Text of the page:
Friday, June 22, 2012

It's a Good Friday

I'm always on the lookout for a good solitaire game. I often find myself in the mood for a good game, but no one to play with. It was because of this that I decided to pick up Friday: A Solo Adventure, designed by Friedmann Friese and published by 999 Games.

A Shipwrecked Theme
Friday is based on the story of Robinson Crusoe, the victim of a shipwreck who must struggle to survive on a strange an unforgiving island. The player takes the role of his companion, Friday and must aid Robinson in overcoming a series of hazards to build up his strength. The game does a great job of relating to the theme as you can actually see your own strength and power increasing as the game progresses. What would have been impossible tasks at the beginning of the game can become minor nuisances with smart gameplay. But at the same time, the hardships on the island slowly whittle away at your life points, forcing you to accept your own mortality and (mostly) inevitable demise.

Starting cards
Gameplay: Deckbuilding With a Pinch of Push Your Luck
Friday falls into the deckbuilding genre of games, pioneered by Dominion. The premise is that you start the game with a small deck of fairly weak cards. Through the game you will use these cards to acquire new cards to add to your deck. These new cards will be stronger, more valuable, more useful and allow you to obtain even better cards. In addition, you also hope to shed as many of the starting cards as possible in hopes of having a deck with as many strong cards and as few weak cards as possible.

Hazard Cards
The starting deck of Friday contains cards with a value that ranges from -1 to 2. At the start of each turn, the player flips over two cards from the hazard deck and pick one to attempt. These cards allow the player to flip over a certain number of cards for free from your deck. If your cards have a value that equals or beats the goal number on the card, then you can add that card to your deck. On the bottom of each of hazard card is the reward that you may get. This can range from having a higher value, or allowing you to draw more cards for free or regain life.

If you fail to beat the hazard you have two choices. You can pay life points to draw more cards in hopes of beating the card or you can accept defeat. If you still fail to match the goal, then you can have the same choice: keep drawing or accept defeat. If you accept defeat you still lose life points equal to the difference between your target number and the value of your cards. But the upside is that if you accept defeat, you can also eliminate cards from your deck. This means that there will be many times early in the game that you are happy to lose because you can shed some of your weaker cards.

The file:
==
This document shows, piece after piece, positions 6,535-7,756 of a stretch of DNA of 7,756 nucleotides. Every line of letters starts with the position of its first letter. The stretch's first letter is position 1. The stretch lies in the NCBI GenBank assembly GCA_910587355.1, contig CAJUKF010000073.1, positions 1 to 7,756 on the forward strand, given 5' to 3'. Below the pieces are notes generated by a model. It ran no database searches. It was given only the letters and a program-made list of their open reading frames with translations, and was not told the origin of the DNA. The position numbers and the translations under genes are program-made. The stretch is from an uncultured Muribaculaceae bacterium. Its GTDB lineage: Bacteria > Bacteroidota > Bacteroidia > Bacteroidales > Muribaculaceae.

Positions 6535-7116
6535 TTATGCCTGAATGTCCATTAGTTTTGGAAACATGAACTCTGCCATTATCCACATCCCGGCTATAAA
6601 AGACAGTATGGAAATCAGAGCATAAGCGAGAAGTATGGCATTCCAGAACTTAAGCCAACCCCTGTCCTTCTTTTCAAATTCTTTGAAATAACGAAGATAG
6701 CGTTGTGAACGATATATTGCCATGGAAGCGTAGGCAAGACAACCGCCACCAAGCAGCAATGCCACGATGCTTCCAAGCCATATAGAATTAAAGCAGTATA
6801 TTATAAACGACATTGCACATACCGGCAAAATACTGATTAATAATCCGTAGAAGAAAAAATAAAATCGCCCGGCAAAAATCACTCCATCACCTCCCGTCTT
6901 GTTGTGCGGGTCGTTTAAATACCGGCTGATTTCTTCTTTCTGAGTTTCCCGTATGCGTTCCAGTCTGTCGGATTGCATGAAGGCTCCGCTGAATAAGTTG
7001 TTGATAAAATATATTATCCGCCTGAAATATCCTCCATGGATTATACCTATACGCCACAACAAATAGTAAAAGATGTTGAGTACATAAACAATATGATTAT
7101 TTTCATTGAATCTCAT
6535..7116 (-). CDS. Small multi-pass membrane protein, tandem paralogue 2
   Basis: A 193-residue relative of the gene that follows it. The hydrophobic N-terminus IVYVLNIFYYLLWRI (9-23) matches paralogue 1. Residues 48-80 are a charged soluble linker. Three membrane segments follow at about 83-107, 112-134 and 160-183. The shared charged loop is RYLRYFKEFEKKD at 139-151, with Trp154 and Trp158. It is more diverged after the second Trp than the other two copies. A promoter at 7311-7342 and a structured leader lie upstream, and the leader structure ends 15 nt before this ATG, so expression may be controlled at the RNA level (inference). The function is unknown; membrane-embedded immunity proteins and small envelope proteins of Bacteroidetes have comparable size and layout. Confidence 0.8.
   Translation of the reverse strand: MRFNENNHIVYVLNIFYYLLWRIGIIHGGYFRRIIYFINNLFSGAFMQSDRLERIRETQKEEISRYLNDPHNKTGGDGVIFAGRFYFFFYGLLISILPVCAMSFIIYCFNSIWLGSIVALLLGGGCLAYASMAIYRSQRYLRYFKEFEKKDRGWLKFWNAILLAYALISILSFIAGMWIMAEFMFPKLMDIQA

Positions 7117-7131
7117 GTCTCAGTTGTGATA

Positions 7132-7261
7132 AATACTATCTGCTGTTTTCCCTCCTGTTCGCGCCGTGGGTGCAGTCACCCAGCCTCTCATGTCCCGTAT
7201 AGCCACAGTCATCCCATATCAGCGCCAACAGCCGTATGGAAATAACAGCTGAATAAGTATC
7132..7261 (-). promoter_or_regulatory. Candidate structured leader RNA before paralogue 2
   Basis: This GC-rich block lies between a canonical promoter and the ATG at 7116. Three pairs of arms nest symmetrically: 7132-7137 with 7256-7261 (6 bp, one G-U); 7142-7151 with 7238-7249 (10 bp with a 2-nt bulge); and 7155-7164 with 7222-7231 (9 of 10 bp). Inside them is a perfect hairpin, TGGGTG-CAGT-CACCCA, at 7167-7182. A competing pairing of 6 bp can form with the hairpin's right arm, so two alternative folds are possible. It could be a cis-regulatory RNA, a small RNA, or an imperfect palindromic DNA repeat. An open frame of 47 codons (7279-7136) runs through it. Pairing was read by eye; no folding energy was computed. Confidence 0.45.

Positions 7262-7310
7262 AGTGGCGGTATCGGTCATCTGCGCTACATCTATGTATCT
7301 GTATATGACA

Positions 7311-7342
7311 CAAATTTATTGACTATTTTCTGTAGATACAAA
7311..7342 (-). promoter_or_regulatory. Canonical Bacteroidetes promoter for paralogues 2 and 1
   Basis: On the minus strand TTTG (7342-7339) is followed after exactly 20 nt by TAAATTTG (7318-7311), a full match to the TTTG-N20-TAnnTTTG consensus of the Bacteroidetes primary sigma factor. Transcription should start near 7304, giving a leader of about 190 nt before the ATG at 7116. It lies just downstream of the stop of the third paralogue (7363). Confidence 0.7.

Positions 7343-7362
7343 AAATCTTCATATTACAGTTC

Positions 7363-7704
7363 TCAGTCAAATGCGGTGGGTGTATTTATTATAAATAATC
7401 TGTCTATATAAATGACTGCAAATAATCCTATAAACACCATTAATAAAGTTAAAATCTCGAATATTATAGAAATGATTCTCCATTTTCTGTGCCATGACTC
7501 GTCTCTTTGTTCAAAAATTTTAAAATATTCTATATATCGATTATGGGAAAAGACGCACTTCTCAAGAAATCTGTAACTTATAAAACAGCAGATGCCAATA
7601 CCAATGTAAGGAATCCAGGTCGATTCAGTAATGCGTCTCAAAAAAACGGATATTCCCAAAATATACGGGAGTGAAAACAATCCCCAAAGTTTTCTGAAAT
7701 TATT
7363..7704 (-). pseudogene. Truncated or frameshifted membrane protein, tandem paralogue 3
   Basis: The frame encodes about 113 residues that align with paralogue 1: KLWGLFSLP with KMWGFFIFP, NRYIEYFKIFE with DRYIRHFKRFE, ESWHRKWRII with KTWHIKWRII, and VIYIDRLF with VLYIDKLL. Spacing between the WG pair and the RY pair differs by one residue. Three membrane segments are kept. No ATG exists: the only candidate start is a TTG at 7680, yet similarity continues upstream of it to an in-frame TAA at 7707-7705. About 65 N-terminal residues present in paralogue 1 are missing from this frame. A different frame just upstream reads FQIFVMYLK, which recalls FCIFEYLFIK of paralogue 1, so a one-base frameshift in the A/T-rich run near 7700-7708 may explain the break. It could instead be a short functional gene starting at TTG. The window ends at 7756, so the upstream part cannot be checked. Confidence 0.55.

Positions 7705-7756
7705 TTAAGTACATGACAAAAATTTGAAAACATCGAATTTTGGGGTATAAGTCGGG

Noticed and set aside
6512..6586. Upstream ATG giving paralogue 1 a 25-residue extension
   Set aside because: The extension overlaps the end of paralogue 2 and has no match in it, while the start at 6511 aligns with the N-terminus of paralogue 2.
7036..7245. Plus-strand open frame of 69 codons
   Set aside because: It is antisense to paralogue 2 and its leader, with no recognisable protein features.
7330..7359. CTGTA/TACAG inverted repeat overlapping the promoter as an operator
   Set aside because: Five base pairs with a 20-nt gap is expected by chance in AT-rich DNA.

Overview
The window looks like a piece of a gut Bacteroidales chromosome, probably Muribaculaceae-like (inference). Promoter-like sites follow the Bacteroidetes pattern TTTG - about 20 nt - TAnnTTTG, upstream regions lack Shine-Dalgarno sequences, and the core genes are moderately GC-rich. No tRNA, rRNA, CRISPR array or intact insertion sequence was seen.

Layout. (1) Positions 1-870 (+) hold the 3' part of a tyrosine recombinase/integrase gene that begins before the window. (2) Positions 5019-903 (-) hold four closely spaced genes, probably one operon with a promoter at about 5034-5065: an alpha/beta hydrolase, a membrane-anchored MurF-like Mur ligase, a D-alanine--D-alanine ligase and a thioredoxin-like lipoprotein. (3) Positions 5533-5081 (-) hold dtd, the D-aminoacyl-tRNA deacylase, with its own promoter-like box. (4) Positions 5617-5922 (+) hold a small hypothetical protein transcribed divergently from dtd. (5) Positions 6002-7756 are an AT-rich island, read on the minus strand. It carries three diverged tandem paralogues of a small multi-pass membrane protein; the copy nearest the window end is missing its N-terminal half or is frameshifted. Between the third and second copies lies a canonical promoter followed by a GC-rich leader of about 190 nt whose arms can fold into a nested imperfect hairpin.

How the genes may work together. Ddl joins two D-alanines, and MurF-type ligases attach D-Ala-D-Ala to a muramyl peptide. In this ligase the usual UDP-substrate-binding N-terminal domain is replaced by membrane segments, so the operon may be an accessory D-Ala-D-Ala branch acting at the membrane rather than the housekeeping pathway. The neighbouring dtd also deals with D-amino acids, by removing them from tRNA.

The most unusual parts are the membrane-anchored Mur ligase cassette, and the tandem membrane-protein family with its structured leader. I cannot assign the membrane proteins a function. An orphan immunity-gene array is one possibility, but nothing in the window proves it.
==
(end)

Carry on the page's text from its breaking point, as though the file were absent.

Aging Cards
The Twist: Aging
I mentioned above that you hope to get rid of cards from your deck to have a slim, powerful set of cards. But the catch is that if you slim down too much, you will be punished. Every time you run out of cards in your deck, you must add an aging card to it. These are the nastiest cards in the game. They can have a value of up to -4, make you lose life or make your most valuable card equal 0. This adds another balance point that you must always consider.

End Game: Ahoy!
The game continues until you go through the hazard deck three time. Every time you go through it, they get hard to beat, but still offer the same rewards. After the third time through you face the end game bosses, two pirate cards. These cards follow the same formula as the hazard cards but they are tougher to beat. If you are able to successfully defeat both pirates, then you win the game. If at any time you lose a life point, but you have none remaining, then you lose.

The game includes a scoring method to track how well you did. If you feel like you're getting pretty good, then there are also multiple levels of difficulty. However, the game is punishing even on the 'easiest' level. I have played around a dozen time and have only beaten it a couple times. It requires some good strategic and a bit of luck as it can easily go from bad to worse in the draw of a card. But even when things are going horribly, the game never feels unfair.

This has become my favorite solo game for the time being. It has a fast set up time, a relatively small footprint and can be played pretty quickly (especially if you lose). If you are in the market for a solo game, then I recommend trying to track this one down.

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